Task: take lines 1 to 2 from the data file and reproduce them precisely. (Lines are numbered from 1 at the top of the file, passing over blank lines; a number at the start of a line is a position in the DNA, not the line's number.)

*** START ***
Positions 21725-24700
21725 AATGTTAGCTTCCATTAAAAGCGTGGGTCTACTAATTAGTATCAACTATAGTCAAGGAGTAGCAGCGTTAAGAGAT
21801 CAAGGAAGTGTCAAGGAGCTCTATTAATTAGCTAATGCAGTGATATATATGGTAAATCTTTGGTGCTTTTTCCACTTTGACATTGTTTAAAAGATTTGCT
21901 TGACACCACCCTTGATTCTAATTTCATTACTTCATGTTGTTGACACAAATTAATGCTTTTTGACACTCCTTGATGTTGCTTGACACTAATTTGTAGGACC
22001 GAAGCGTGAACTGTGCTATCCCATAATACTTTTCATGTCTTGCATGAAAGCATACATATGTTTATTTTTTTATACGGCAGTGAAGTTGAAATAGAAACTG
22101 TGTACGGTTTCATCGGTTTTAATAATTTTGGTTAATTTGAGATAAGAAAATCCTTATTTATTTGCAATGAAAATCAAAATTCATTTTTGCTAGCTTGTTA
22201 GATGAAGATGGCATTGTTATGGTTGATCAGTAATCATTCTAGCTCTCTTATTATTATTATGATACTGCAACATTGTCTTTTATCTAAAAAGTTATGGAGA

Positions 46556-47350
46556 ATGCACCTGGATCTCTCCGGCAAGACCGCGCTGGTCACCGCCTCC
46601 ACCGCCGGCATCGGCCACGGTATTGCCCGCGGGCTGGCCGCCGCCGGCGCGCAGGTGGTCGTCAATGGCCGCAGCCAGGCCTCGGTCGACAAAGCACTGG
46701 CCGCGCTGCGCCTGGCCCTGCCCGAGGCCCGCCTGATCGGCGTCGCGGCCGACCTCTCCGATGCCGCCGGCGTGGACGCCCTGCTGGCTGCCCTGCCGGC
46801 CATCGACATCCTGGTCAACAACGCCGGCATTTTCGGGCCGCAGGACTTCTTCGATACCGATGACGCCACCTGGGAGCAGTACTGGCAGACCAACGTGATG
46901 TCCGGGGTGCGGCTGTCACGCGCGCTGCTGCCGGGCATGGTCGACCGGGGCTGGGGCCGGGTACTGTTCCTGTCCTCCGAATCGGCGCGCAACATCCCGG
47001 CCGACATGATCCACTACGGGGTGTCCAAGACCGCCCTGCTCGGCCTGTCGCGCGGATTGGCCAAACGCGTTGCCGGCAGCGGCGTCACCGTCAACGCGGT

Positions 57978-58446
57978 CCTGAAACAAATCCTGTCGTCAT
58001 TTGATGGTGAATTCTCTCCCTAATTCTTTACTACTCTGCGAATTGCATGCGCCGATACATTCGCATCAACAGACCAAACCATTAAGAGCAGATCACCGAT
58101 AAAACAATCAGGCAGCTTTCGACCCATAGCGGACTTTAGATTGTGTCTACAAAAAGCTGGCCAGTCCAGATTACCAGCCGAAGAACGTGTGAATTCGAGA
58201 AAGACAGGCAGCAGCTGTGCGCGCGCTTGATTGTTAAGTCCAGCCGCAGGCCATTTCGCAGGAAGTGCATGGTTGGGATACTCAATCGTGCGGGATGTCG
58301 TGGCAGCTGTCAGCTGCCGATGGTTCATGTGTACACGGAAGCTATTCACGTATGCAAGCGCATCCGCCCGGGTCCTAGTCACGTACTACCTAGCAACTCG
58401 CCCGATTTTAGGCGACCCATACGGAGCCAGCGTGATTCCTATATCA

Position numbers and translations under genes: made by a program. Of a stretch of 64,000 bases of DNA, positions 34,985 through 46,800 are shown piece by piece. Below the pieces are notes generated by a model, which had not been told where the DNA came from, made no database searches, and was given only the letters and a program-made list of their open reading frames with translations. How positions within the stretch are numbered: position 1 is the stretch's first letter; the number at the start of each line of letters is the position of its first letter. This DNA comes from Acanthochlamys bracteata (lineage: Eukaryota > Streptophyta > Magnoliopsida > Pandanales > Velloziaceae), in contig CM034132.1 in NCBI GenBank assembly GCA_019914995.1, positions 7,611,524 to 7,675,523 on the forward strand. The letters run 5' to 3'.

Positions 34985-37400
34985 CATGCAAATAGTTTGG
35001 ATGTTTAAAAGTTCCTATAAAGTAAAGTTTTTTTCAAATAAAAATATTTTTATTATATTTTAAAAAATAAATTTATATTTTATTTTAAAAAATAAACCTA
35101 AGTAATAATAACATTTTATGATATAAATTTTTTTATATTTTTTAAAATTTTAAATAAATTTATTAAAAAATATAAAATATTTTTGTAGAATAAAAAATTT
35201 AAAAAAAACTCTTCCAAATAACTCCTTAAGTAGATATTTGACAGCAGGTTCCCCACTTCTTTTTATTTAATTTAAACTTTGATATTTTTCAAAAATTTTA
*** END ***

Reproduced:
Positions 21725-24700
21725 AATGTTAGCTTCCATTAAAAGCGTGGGTCTACTAATTAGTATCAACTATAGTCAAGGAGTAGCAGCGTTAAGAGAT